A friend of mine is a budding film producer who left a very successful film company to do her own thing. She had suggested at one stage that I adapt a book that I love into a film but we never got past a first treatment. Such is the nature of parenthood and your dreams - they are often at logger heads with each other.
This week she resurfaced after months of going to ground, she needed a companion to see a film with and I had read a good review somewhere about La La Land and so I said yes, though I knew from some of the publicity images that it ran the risk of being grating.
I arrived on time. She stood with tickets in her hand, two bottles of water and a box of Maltesers and as we passed the ticket clerk I said "is it a good film, what are people saying" and he returned "it's great... if you like musicals" to which I looked at my friend like "what the hell have you got me into?"
Suddenly I was panicking about a potentially long-winded drawn out rom-com with an annoying Emma Stone and an overbearing Ryan Gosling.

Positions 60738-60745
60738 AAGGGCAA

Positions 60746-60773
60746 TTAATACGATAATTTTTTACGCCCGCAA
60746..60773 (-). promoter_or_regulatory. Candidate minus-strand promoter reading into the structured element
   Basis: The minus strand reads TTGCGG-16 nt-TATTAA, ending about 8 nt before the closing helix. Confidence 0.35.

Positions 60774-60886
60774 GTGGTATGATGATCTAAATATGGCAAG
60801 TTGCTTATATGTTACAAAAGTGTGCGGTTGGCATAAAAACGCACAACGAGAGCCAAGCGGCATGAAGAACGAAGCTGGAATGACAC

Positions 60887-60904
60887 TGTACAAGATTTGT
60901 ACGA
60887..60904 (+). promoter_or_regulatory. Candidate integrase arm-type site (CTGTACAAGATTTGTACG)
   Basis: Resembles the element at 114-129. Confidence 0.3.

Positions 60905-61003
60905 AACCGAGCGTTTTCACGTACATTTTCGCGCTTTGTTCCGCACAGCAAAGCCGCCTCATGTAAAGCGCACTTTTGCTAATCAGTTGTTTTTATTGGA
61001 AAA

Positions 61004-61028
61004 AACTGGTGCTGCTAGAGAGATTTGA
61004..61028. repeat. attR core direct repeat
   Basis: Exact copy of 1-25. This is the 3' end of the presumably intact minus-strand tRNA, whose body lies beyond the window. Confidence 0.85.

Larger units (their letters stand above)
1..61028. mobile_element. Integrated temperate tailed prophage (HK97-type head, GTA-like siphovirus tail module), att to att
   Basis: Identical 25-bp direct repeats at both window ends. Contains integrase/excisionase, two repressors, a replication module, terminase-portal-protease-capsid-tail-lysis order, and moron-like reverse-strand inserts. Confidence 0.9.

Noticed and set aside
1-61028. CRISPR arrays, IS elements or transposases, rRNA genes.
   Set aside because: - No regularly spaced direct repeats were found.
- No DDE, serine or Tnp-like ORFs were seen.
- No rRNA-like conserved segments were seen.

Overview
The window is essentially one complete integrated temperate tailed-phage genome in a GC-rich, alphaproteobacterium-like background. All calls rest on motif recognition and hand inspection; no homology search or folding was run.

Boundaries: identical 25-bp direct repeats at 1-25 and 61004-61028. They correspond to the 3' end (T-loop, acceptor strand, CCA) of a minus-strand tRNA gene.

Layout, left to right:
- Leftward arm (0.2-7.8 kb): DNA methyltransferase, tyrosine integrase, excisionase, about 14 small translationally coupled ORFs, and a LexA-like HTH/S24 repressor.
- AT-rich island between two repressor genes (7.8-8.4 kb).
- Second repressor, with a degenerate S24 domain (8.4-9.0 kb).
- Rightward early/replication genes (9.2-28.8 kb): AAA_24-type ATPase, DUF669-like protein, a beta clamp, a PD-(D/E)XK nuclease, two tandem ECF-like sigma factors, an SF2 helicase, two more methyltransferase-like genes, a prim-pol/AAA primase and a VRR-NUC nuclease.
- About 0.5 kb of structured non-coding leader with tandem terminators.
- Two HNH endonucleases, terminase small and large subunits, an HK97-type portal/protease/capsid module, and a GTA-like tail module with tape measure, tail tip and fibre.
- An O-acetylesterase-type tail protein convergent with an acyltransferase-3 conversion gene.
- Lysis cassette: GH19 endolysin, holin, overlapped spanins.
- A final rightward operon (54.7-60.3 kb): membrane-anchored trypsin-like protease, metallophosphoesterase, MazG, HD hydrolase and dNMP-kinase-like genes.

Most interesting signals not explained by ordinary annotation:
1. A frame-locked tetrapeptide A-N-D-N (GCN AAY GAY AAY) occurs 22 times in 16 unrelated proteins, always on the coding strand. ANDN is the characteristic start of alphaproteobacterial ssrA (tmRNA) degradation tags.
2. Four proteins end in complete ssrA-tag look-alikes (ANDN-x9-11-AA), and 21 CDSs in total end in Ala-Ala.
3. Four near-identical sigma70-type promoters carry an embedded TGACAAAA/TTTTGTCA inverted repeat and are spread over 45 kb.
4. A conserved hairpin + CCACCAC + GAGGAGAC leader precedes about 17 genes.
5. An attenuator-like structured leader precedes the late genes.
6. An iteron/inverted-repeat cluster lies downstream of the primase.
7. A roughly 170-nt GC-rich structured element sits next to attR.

The opening sequence initially didn't help with a woman who, sitting in a traffic jam, starts singing a song to pass the time which causes a sort of flash mob to take over a Los Angeles freeway, at which point I was shifting in my seat thinking "this movie is going to go one of two ways and I am really not in the mood for 3 hours of this shit" .
In hindsight I was looking at an absolutely brilliant opening to a superb and magnificent film which I think will be one of those films as memorable as Grease, as zeitgeist as Ghostbusters or Swingers and I am so glad my friend got me off my desk chair because by the time I shared my very real and streaming tears in the final moments of the film I felt all the warm fuzzy and tingling feelings I used to get when going to the cinema.
La La Land is for the hopeless romantics and the ones who forgot about romance. La La Land is for those in the struggle and those that are about to throw in the towel. If you see one film this year at the cinemas, make it La La Land.